Ultimate Free Advertising Idea for Used Book Shops

We all know that we need to advertise, and we all know that it’s very difficult to know how and where to advertise. It tends to be expensive, and so often it doesn’t work. We know that people aren’t going to come to our book store if they don’t know we are there.

I’ve given this a lot of thought.

In my previous piece – ‘The Second Renaissance’ – I wrote about the internet and how it is changing communication and attitudes. It would seem that the internet is a good place to advertise. Websites are neither difficult nor expensive to set up and maintain. The downside is that there are, literally, billions of websites so the book buyers aren’t likely to find your website unless they already know about it.

We also know that book people – and especially used book people – like to visit as many stores as they can, because, unlike B&N or Chapters, every one of our stores is different. So I thought it would make sense to have a lot of used bookshops on one site. Actually, it would be best if ALL the used bookstores were on one site, searchable by location. If that were the case, anyone going for a drive, or moving, or visiting another city, could go to the site and find out what bookstores there were in the area, their hours, location, number of books, etc.

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Scam Warning…

  With so many transactions happening on the internet, it has become increasingly important to pay attention when buying, to track your purchases, and to monitor your credit card bills, debit card transactions, etc. There are so many scams going on out there that I wouldn’t bother to write about any particular one, except that … Read more

Group Advertising

 We have a magazine here in southern Ontario called ‘Daytripping’. I imagine there are similar publications elsewhere. It’s published every 2 months and can be picked up free at all its advertisers as well as tourist booths and so on. All the ads are for individual stores – no chains. It’s just about the only … Read more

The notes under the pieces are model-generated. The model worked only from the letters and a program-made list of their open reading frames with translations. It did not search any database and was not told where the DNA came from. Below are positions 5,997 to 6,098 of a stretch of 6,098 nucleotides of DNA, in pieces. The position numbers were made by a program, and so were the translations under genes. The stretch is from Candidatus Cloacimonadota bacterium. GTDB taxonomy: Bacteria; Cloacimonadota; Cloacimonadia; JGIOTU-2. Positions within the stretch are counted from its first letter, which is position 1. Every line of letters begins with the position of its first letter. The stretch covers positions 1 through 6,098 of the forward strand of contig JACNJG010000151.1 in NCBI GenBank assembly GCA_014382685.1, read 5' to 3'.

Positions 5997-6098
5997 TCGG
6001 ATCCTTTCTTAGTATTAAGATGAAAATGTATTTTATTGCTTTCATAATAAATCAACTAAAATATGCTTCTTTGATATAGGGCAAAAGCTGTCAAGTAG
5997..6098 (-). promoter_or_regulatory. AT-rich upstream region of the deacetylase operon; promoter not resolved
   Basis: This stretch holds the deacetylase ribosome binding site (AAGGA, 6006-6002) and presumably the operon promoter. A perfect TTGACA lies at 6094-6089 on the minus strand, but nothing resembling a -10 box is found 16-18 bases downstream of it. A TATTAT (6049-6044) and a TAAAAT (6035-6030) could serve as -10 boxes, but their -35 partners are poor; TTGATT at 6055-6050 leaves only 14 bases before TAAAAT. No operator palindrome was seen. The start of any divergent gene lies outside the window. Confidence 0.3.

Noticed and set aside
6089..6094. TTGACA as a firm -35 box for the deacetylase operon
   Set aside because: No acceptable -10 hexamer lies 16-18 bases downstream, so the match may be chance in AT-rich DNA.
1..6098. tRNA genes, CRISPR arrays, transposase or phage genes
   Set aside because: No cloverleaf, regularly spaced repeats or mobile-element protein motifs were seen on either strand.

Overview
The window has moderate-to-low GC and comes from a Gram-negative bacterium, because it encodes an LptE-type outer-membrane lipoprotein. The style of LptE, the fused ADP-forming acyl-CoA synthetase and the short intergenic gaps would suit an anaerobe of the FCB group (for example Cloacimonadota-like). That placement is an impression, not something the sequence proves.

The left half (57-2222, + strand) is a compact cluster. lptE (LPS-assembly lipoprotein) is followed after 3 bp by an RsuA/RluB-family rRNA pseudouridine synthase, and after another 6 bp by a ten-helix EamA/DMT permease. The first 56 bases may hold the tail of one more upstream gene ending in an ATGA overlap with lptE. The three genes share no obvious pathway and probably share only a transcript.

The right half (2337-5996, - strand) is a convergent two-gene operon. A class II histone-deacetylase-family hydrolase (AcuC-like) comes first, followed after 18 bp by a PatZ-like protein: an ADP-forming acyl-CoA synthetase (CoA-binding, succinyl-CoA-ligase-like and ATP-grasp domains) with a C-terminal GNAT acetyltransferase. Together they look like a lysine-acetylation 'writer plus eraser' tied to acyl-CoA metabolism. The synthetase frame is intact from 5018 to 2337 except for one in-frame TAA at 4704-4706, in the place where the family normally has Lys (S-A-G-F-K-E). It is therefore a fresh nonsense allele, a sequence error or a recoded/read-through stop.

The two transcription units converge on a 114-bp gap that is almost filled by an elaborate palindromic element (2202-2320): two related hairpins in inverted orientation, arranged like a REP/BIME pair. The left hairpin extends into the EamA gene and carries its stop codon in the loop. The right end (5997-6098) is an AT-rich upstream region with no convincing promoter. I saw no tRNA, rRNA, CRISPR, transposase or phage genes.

A short bio or a long introduction…

[editor’s note] We have a new bookseller aboard. Bob Lewis comes to us from Ontario, Canada and will be adding his views and experiences to our site, thanks for sharing your bio here Bob.


I spent my first 8 years in England near Codicote – a village founded by the Romans just north of London. When I was 8 the lady next door taught me to read – took her about 6 weeks – Mrs. Batts, a retired school teacher – I’ll be grateful to her forever.

That was in ’56, just before we moved to Canada. For this (among other things) I’ll be grateful to my parents forever.

In 63 I got interested in world politics, environment and religion, proceeded to get very depressed, quit school and spent the next few years working on farms (Peace River), in factories, logging camps, (Queen Charlotte Islands) etc.   Reading all the while, of course. Huxley’s ‘Doors of Perception’ inspired me to look into the 60’s drug culture which introduced me to Eastern thought, broke me of seeing the world from a strictly ‘logical’ perspective, and enriched my life immeasurably.

In ’83 my partner and I bought a country general store on a summer tourist route in a little hamlet called Sylvan in southern Ontario – maybe 25 people. We did well for a while, followed by a 5 year period during which our road was closed for the better part of 4 summers. We closed the store and it slowly filled up with ‘stuff’.

Meanwhile, a friend (Scott Davidson) and I had started a weekly newspaper. We did that for about 2 years. The paper was extremely well received but neither of us was any good at selling ads, which is where the money is. We used to fantasize about winning the lottery and not having ads. Since neither of us bought tickets, that didn’t happen. We never made any money, and eventually had to give it up.

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